Summer is celebratory with weddings (Laura and I just had our reception to celebrate our April marriage), so let’s hear some wedding songs. This is as straightforward as a title can be. Which do you prefer?
Bob Dylan’s song from the intriguing Planet Waves album is a rather conventional acoustic rambler, and if a bit solemn in its chords. It’s a list of particular ways the narrator loves his bride, with much use of the phrase “I love you” at the starts of the sentiments. At first it’s the things that he loves less than her: time, money, the stars, dreams, even love and life themselves. Then it’s the contentment of being sheltered from loneliness (“I say goodbye to haunted rooms and faces in the street”), as well as having a good excuse to give up other pursuits (“It’s never been my duty to remake the world at large/ Nor is it my intention to sound the battle charge”). There’s even the conflicted mention of offspring (“you gave me babies 1, 2, 3”) and the welcome character sharpening that comes with companionship (“Your love cuts like a knife” and “You turn the tide on me each day and teach my eyes to see”). These rhythmic phrases are mixed with the comforting familiarity of the Bob Dylan harmonica, which rounds out a song that never really rises or falls, just plateaus itself to the end. Is it appropriate for swooning a companion? I can’t tell, but it is colorful in its swirl of human phrases.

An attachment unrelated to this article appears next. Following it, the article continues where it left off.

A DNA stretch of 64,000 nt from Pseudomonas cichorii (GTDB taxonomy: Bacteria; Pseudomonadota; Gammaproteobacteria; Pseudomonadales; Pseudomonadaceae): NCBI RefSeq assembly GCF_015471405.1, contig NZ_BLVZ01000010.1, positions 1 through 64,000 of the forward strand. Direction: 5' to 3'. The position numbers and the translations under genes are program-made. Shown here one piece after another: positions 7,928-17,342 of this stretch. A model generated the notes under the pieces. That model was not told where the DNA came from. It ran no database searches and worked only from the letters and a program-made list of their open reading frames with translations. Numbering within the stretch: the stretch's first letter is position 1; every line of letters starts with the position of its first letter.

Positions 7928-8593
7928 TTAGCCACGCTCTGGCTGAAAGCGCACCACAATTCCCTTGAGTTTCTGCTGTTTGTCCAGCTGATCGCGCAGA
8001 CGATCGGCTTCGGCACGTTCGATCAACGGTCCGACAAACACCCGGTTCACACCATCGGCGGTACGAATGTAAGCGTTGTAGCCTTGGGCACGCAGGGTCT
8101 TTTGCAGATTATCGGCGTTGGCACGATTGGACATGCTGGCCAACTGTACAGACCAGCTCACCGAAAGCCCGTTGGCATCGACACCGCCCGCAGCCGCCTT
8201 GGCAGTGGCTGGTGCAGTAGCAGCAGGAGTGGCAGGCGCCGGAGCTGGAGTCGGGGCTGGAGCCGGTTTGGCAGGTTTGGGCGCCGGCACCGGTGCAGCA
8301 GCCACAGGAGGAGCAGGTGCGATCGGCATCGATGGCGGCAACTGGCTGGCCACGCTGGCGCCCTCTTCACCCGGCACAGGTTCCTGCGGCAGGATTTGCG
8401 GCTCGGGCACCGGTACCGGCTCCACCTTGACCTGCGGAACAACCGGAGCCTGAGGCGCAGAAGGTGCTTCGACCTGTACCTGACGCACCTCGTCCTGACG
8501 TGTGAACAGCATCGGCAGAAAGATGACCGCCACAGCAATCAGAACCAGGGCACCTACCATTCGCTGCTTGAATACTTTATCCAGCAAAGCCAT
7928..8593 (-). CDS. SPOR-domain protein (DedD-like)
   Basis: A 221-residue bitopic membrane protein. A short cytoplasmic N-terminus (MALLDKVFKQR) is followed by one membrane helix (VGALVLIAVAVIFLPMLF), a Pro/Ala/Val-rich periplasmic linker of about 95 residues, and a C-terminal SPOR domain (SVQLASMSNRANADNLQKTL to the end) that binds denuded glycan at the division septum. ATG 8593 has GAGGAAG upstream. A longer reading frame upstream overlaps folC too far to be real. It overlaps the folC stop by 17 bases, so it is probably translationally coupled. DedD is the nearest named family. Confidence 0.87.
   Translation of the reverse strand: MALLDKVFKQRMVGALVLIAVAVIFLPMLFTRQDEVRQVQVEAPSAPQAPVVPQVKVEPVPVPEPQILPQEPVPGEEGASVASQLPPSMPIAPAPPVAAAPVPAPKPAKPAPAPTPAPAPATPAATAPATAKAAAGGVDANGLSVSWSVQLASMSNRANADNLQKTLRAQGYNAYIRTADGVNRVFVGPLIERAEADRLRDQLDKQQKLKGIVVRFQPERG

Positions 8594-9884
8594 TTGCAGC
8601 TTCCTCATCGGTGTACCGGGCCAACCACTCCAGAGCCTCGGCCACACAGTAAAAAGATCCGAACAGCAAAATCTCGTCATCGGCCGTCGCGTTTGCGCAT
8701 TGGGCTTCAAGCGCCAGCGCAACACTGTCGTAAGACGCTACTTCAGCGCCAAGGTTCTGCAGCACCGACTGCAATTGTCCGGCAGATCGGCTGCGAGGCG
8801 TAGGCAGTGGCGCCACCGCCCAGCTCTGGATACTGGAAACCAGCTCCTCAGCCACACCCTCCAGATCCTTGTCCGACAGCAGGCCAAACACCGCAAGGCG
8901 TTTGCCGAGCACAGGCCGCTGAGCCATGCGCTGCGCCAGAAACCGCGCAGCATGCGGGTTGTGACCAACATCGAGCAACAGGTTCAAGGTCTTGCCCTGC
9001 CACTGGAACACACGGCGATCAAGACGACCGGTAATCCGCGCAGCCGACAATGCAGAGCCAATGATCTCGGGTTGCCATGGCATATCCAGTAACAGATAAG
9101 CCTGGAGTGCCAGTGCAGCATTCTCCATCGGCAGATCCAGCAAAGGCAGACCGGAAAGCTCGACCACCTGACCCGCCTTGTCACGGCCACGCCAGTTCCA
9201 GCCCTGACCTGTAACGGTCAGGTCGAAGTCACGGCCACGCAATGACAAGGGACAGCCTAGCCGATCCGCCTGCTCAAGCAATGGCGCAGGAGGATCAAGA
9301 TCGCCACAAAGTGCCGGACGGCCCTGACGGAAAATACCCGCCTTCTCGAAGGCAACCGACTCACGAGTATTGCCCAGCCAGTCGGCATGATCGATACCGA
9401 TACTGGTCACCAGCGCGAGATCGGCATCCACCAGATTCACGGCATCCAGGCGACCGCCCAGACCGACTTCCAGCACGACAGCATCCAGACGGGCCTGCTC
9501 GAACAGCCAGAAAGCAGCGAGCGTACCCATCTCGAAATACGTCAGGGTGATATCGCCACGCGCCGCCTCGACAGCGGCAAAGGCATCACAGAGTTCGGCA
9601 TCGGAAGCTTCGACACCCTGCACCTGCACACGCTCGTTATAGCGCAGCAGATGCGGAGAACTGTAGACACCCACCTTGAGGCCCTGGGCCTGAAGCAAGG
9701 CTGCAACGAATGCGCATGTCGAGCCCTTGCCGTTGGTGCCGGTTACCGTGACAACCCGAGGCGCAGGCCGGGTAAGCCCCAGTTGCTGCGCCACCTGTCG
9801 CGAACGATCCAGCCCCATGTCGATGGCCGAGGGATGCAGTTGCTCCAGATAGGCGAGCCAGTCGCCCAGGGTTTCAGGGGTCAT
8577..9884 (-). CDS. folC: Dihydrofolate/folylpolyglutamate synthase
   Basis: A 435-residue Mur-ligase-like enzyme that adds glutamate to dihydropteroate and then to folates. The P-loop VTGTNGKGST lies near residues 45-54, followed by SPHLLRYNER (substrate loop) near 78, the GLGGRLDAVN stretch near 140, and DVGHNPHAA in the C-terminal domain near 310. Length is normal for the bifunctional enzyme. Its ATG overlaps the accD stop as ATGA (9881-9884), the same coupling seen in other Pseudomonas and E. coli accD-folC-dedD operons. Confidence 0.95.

The next wedding song is framed before the event itself, with two people wondering how they can afford the celebration they so desire. After some smooth string and drum instrumentation, Ms. Mitchell asks in her squeaky singing, “Lover, tell me if you can/ Who’s gonna buy the wedding bands/ Times being what they are/ Hard and getting harder all the time.” And without a beat in between, the secret weapon is revealed as Justin Vernon picks up his half of the duo duties. He responds to the initial concern by outlining how the rivers themselves will provide: “They’re gonna break their banks for me/ To lay their gold around my feet.” Next, the female asks where the food will come from, with those damned times still being what they are, “Dark and getting darker all the time.” The answer now is that a song can persuade the trees to lay the wedding table, with sweet sugars and apples. At this point you can’t help but picture the musicians plucking out this duet on a sun-kissed riverbank, pant legs rolled up and not a shoe on any foot. A violin keeps the mood airy, and Vernon’s honey-sweet croon is a nice complement to Mitchell’s high-pitched style. There is a nice little coda where the male answers the final question (who’s going to make the wedding bed? the birds, of course), then sums in reverse the part that the trees will play, then finally the river where it all started.
Winner: Anais (uh-nay-iss) Mitchell, due to her own talents mixed with that of her ringer. Not every Mitchell song I’ve heard is quite this strong, but the ones with Vernon all are. He’s unstoppable, and everyone knows it. The Bob Dylan song is nice enough, but mostly because it’s Dylan, not because it’s a great song on its own. (Besides, these days I like my Dylan raspy and singing 12-minute songs about the Titanic.) While both are quite strong lyrically, the Mitchell tune is a wonderfully crafted little exchange.
What are your favorite wedding songs? Let’s dance to them.